Mr. Butcher: To ask the Secretary of State for Transport what studies he (a) has conducted and (b) plans to conduct into the speed at which buses complete their journeys using bus-only lanes compared to journey completion times for buses without the benefit of bus-only lanes on same route.
Mr. Norris: We are monitoring several schemes to see what effect they have on bus journey times. Reports will be published in due course.
Mr. Butcher: To ask the Secretary of State for Transport if he will conduct a study of the extent to which bus-only lanes cause increased traffic congestion and pollution.
Mr. Norris: I have no plans to do so at present.
Mr. Butcher: To ask the Secretary of State for Transport what assessment he has made as to whether stationary traffic causes more pollution than moving traffic in urban areas.
Mr. Norris: Research is regularly undertaken by the Transport Research Laboratory and other laboratories to assess the emissions characteristics of motor vehicles operating under a variety of driving conditions. This shows that below an optimum speed of some 40 to 50 miles per hour, the slower the speed the greater the level of emissions from the vehicle. The higher density of stationary or very slow moving traffic compared with free moving traffic will also affect overall levels of emissions.
Mr. Butcher: To ask the Secretary of State for Transport if he will conduct a review of the extent to
Column 1311which left-turn only and right-turn only lanes have slowed down traffic flow through junctions.
Mr. Norris: Traffic management is a matter for the local highway authority. Right--and left--turn only lanes are necessary in some cases for the safe and efficient flow of traffic through junctions and we have no evidence that they are in general being used inappropriately. I do not currently plan to review their use.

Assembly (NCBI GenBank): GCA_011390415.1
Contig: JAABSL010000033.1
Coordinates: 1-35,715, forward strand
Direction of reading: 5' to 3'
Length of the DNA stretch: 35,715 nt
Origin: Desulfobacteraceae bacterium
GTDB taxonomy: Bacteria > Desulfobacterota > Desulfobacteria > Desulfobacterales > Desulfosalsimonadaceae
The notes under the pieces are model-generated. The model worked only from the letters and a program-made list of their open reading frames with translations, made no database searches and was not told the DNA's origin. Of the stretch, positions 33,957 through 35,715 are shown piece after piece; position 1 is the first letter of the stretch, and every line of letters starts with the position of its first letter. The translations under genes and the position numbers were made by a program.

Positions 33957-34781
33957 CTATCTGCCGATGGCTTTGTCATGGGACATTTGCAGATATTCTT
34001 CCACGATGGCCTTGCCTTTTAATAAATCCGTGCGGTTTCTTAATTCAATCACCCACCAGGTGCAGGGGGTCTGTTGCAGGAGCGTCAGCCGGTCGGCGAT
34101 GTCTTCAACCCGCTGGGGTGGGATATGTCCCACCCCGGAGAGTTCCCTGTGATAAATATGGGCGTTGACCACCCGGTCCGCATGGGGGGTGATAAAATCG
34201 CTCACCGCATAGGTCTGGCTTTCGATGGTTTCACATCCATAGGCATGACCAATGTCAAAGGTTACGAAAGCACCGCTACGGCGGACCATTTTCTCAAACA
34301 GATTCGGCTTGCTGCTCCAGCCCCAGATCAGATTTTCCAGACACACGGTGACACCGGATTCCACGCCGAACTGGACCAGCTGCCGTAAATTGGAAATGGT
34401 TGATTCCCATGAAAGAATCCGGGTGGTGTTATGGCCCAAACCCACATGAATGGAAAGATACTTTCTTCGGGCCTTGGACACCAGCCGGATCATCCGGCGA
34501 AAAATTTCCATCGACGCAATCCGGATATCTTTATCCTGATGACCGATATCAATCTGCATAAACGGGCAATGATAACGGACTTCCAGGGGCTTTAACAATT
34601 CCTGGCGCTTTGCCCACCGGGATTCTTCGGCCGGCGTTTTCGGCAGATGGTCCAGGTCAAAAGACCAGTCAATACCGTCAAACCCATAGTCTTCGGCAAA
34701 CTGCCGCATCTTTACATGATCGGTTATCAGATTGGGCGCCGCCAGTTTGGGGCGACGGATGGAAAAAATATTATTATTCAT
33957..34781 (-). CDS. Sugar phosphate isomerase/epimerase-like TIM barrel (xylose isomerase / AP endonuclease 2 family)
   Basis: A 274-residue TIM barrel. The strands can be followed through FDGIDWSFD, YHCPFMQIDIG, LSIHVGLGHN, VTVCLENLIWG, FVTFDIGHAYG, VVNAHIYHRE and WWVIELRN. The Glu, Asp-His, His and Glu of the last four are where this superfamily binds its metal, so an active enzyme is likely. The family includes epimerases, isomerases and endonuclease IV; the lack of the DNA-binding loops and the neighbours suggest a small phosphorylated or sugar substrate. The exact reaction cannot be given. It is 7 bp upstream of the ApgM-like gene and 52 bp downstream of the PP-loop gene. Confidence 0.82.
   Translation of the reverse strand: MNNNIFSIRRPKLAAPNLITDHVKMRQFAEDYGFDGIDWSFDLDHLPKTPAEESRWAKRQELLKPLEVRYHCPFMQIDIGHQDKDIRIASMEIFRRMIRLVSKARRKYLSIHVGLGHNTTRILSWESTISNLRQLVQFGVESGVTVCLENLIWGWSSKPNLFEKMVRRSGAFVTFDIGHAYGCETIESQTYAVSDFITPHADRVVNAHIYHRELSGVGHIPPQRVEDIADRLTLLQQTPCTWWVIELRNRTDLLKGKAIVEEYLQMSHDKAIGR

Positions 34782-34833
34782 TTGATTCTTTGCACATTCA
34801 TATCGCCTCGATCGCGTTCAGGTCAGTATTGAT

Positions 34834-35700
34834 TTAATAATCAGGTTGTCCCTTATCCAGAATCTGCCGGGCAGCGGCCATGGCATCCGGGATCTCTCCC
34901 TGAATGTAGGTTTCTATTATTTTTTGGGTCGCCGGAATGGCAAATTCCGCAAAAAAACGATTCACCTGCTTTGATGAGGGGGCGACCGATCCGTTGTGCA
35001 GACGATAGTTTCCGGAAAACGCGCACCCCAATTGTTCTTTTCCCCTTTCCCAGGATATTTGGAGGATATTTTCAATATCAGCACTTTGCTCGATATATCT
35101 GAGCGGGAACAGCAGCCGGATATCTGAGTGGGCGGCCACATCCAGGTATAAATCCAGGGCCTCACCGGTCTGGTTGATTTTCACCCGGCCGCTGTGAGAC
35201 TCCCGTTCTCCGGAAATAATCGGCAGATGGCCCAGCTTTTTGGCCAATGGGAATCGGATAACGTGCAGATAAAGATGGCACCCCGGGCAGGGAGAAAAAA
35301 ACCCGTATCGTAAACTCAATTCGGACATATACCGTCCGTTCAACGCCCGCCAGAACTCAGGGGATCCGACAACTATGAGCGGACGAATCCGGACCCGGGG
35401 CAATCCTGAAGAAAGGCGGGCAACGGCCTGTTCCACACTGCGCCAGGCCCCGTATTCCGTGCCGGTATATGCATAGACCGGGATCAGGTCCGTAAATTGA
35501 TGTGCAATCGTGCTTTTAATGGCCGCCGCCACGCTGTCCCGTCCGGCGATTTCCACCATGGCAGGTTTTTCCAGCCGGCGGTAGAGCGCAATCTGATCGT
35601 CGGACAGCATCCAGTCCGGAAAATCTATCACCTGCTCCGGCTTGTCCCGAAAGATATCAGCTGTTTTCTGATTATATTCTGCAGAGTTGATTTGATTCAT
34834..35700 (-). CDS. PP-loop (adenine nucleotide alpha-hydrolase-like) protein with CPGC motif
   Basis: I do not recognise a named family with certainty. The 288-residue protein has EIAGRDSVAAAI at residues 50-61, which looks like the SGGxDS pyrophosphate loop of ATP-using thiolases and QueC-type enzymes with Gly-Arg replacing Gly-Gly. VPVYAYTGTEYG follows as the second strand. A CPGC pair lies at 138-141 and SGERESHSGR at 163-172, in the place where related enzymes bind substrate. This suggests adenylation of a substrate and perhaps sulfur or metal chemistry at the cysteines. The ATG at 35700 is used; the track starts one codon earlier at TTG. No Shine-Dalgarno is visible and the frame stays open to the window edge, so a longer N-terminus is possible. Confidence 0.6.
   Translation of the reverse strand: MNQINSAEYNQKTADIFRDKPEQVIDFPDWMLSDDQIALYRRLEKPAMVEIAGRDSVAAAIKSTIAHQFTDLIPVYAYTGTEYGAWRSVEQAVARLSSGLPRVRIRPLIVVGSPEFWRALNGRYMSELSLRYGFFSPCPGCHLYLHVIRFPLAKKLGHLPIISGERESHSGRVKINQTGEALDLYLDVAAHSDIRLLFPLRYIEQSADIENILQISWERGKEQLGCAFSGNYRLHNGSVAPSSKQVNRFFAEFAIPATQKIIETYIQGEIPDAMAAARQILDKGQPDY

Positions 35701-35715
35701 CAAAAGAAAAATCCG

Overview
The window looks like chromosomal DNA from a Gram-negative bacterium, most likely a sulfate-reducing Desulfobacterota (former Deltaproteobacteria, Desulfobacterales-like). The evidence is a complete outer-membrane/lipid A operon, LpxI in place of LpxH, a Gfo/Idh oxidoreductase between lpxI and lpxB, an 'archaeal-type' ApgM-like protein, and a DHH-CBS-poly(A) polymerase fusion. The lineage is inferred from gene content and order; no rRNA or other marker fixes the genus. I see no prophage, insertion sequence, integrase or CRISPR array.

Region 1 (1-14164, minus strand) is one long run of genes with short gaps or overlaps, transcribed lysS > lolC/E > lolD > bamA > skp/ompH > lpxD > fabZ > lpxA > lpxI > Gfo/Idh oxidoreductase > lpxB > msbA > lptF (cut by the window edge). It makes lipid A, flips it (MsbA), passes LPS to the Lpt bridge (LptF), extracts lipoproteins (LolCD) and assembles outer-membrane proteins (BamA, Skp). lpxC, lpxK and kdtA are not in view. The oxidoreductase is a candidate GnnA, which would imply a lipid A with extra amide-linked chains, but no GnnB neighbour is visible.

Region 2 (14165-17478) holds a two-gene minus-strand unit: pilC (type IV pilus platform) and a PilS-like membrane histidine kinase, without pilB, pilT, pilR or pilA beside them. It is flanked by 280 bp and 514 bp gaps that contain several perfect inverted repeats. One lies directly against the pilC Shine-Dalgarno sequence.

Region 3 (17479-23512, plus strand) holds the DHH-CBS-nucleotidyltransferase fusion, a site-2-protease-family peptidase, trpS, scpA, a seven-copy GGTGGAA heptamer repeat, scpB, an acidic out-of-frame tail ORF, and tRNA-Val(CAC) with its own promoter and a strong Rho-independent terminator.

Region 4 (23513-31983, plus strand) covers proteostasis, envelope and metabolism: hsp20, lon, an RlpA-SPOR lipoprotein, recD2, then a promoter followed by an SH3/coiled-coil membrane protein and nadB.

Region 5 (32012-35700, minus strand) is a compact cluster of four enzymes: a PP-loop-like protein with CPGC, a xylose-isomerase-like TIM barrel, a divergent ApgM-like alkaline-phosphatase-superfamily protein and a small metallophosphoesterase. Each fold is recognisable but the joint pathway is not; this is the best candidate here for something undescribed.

Mr. Butcher: To ask the Secretary of State for Transport what assessment he has made of the impact of reductions in queuing at junctions on traffic congestion and urban pollution.
Mr. Norris: Delays and queues at junctions are the primary cause of traffic congestion in urban areas, thus reducing queuing at junctions has a direct effect on congestion. Where road and junction schemes in urban areas are proposed to reduce congestion, the impact of reductions in queuing at junctions is assessed as a matter of course.
Stop-start traffic generates more exhaust gases per vehicle than smoothly flowing traffic. A reduction in queuing can be expected to reduce local air pollution levels.
Mr. Butcher: To ask the Secretary of State for Transport what assessment he has made on whether traffic light phasing at junctions where congestion occurs regularly is examined and, if necessary, re-phased frequently enough.